the best on campus and they pro-
duced a very good debate! The
Forum can see no benefit to any-
one of making a display of our
failure to attract a larger audi-
ence on this Tuesday night.
Before beginning this degrading
tirade, it might have been well
for Mr. Thomas to consider a few
things about the Forum which will
have some influence on its future.
First of all, the Forum is a glow-
ing concern. We would be very
naive not to expect some failures.
Secondly, there were numerous
factors working against the suc-
cess of Tuesday's debate (as men-
tioned above). Thirdly, the suc-
cessful debates last year, and the
Phillips-Slosson affair in particu-
lar has revealed the importance
and usefulness of the Michigan
Forum to the campus. When the
University refused permission to,
the Forum to sponsor the Phillips-
Slosson debate,tnearly3,000 stu-
dents turned out to hear the de-
bate which was held off campus!
The Michigan Forum does not
intend to allow itself to be hin-
dered by this unfortunate incident,
nor by the abuse of Mr. Thomas.
It exists as a public service project
of the Student Legislature. In fu-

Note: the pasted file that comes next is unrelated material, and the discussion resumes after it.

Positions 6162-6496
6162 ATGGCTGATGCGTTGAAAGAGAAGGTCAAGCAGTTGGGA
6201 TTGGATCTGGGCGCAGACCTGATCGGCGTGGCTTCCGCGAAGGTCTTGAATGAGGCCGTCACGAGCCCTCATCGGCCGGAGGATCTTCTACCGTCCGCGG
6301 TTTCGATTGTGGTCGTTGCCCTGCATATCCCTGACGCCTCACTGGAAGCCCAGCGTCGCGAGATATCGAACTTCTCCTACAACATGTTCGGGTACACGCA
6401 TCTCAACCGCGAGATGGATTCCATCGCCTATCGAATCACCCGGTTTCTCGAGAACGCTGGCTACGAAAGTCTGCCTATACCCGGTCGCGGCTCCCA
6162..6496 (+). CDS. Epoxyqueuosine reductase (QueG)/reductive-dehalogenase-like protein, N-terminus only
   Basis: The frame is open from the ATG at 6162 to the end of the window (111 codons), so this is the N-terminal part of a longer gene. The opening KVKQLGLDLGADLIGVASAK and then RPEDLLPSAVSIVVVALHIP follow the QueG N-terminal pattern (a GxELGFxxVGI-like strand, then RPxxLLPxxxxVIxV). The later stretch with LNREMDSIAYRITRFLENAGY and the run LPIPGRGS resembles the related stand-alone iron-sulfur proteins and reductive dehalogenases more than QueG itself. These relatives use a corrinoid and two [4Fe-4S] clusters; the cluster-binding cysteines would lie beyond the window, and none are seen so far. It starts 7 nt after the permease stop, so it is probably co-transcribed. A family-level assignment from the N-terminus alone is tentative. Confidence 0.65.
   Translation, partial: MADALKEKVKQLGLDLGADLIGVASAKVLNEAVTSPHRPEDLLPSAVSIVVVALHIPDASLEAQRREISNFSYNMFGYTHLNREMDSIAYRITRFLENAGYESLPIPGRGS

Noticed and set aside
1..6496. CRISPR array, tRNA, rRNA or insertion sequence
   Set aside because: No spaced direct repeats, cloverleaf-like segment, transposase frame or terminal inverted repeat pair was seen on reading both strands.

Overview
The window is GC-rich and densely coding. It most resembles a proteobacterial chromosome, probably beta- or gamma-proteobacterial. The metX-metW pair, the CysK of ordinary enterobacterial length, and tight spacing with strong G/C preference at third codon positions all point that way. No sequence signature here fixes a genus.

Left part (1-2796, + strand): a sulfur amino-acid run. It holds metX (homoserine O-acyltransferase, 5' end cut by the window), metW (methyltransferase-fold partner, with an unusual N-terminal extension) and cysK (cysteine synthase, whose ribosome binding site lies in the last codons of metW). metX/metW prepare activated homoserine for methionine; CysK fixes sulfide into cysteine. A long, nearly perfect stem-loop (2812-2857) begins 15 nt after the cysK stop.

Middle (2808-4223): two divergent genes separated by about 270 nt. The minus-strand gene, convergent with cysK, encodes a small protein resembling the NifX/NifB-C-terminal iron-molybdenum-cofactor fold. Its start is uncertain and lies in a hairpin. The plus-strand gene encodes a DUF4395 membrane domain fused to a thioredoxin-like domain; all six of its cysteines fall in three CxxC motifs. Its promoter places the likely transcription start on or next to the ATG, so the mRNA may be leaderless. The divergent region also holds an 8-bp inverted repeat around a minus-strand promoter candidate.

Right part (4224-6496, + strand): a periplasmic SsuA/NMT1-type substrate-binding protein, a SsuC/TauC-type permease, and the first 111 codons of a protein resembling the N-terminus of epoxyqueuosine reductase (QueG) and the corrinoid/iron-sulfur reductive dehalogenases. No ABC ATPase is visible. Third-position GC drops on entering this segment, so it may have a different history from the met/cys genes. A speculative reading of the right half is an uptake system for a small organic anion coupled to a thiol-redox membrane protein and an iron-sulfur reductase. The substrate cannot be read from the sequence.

ture debates (to be announced
shortly), the Michigan Forum can
and will be successful!
-Audrey Smedley, '53,
Michigan Forum.
Levai Interview. .
To the Editor:
WfE READ the interview with,
Mr. Levai published in The
Michigan Daily of Nov. 8th with
interest. The charges made against
the Communist Party's tactics us-
ing the promise of exemption from
examinations-as a means of propa-
ganda may be true here and there;
but from that strictly limited ob-
servation to make a sweeping gen-
eralization creates a wrong im-

gies or foreign domatied poii ca T
philosophies. As Mr. Levai cor- wil me on Fridays 4Semar:
rectly puts it, "Who can read p.m., 3011 Angell Hall, instead of
Shelley on an empty belly" does Tuesdays as previously arranged.
reflect the student's rejection of First meeting, Fri., Nov. 10.
dogmatic political theories and
his accent on the means of better-
ment of the economic conditions of Concerts
the people. Myra Hess, distinguished Bri-
To say "Only two schools in the tish pianist, will be presented in
Southern area Voorhees College the Extra Concert Series, by the
and the University of Madura (We University Musical Society, Tues.,
guess it is Madras misquoted) Nov. 14, 8:30 p.m. Dame Myra
were able to withstand this Com- will provide an all-Beethoven pro-
munist threat" is to take a poor gram: Sonata in E major, Op.
view of realities. For instance in 109; Sonata in F minor, Op. 57;
the universities of Mysore, Tra- and the Sonata in ; A-flat major,
vancore, Annamalai, and Andhra Op. 110.
such instances are unheard of. In Tickets are available daily at
South almost all the schools have the offices of the University Mu-